David Peel, Folk Singer and Counterculture Figure, Dead at 73

"I Like Marijuana" street musician collaborated with John Lennon, who produced Peel's 1972 LP 'The Pope Smokes Dope'

David Peel, the subversive New York folk singer and street musician who was a counterculture icon and a one-time John Lennon crony, has died at 73. Credit: Getty

David Peel, the subversive New York folk singer, street musician, counterculture icon and one-time John Lennon crony, died Thursday at the age of 73.

Peel's death came less than a week after the artist suffered a massive heart attack, Peel's former bandmate Jeff S. Levy told Billboard.

The singer, born David Rosario, first came to notoriety in the late Sixties when he and his band the Lower East Side – named after the New York City region where they routinely performed on the streets – scored an offbeat hit with "I Like Marijuana," off the group's 1968 debut Have a Marijuana.

That album, recorded live on the streets of New York, also featured counterculture anthems like "Up Against the Wall," an ode to the anarchist group, and "Show Me the Way to Get Stoned."

Peel and the Lower East Side's first studio album, 1970's The American Revolution, also boasted pro-pot tracks like "Legalize Marijuana" and "I Want to Get High," but also examined more social issues of the era, including his anti-Vietnam War stance ("I Want to Kill You," "Hey, Mr. Draft Board") and a song about "bad cops" ("Oink, Oink").

A year later, while Lennon and Yoko Ono walked around Union Square Park after relocating to New York, the pair witnessed one of Peel's street performances. Lennon became fascinated by Peel, with the former Beatle saying of the folk singer, "He can't sing, or he can’t really play. Picasso spent 40 years trying to get as simple as that."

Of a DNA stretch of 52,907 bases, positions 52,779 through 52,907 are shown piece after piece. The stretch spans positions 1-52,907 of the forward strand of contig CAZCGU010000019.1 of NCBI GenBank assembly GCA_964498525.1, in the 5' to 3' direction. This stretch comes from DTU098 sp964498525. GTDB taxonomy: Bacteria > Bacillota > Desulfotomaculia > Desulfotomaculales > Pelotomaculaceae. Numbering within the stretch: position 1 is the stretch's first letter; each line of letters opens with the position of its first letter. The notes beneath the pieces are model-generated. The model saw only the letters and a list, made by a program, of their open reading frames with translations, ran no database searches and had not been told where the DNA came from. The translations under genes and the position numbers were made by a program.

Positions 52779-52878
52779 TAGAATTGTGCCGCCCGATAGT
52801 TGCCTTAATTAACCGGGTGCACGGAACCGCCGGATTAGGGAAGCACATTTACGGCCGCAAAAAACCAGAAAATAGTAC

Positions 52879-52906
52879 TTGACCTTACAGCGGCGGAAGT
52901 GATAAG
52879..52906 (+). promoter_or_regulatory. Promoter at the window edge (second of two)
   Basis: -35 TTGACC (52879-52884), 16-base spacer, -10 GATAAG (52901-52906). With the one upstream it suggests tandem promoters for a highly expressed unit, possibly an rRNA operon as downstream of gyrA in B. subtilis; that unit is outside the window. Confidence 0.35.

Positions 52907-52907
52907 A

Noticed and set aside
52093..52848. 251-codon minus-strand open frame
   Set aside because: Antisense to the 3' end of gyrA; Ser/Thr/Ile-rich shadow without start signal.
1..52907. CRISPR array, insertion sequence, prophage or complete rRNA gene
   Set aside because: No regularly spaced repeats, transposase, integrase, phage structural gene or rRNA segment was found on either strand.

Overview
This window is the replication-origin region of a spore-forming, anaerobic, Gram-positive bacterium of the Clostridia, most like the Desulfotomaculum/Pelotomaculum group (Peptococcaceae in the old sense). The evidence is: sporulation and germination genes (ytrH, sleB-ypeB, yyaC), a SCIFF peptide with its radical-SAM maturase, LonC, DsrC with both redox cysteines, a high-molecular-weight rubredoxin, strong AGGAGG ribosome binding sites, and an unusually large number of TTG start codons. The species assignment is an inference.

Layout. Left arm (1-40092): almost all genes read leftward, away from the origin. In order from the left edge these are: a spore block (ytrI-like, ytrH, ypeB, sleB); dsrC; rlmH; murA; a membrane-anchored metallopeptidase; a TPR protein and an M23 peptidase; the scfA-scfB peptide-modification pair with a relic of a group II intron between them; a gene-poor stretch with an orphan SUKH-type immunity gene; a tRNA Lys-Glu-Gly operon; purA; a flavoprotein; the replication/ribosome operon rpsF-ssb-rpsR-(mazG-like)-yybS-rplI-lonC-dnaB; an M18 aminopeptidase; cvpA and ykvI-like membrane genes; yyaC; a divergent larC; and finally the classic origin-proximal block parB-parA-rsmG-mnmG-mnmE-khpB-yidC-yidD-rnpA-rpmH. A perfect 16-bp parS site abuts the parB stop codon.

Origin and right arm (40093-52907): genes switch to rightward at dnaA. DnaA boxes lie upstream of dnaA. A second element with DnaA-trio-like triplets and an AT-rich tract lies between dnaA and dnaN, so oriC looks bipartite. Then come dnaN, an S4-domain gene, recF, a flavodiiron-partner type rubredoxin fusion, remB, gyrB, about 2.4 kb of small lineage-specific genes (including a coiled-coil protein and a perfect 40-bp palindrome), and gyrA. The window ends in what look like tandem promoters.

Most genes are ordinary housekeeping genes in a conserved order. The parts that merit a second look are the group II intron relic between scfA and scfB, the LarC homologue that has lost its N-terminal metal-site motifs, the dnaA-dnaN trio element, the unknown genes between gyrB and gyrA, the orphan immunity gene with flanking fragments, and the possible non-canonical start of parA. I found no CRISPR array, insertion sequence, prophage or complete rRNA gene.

Lennon would soon sign Peel to Apple Records, and along with Ono, produce Peel and the Lower East Side's 1972 LP The Pope Smokes Dope. Lennon also took part in Peel's street performances as well as other higher-profile appearances, including a spot at 1971's John Sinclair Freedom Rally and a pair of performances on The David Frost Show, where Lennon played on a tea-chest bass:

Lennon also immortalized his first encounter with Peel in the first verse of "New York City," a track off 1972's Some Time in New York City.

"Up come a man with a guitar in his hand / Singing, 'Have a marijuana if you can' / His name was David Peel / And we found he was real," Lennon sang. "He sang, 'The Pope smokes dope every day' / Up come a policeman, shoved us to the street / Singing, 'Power to the People today.'"

The Pope Smokes Dope was the lone album Peel recorded for Apple, but the folk singer continued to pay tribute to Lennon and the Beatles throughout the Seventies, first with 1977's Bring Back the Beatles (featuring Peel's punk-fueled rendition of "Imagine") and then 1980's John Lennon for President, an album released just months before the Beatle legend was murdered.

Peel continued to be a prolific performer in subsequent decades. In 1994, Peel was recruited to pen the campaign theme for Howard Stern's gubernatorial run in New York, with the singer performing "Howard Stern for Governor" on the radio show:

Recently, Peel resurfaced as a street musician during the Occupy Wall Street protests in New York, where he was a regular at the Occupy stronghold of Zuccotti Park; he refashioned his "Up Against the Wall" into "Up Against the Wall Street" for the protests. Peel also recorded a song titled "I Can't Breathe," a response to Eric Garner's death.

“A lot of people come up to me and say, ‘Peel, I thought you were dead,'" he told the New York Times in 2012, adding that he would continue to perform in public "until the day I drop dead and go to rock & roll heaven."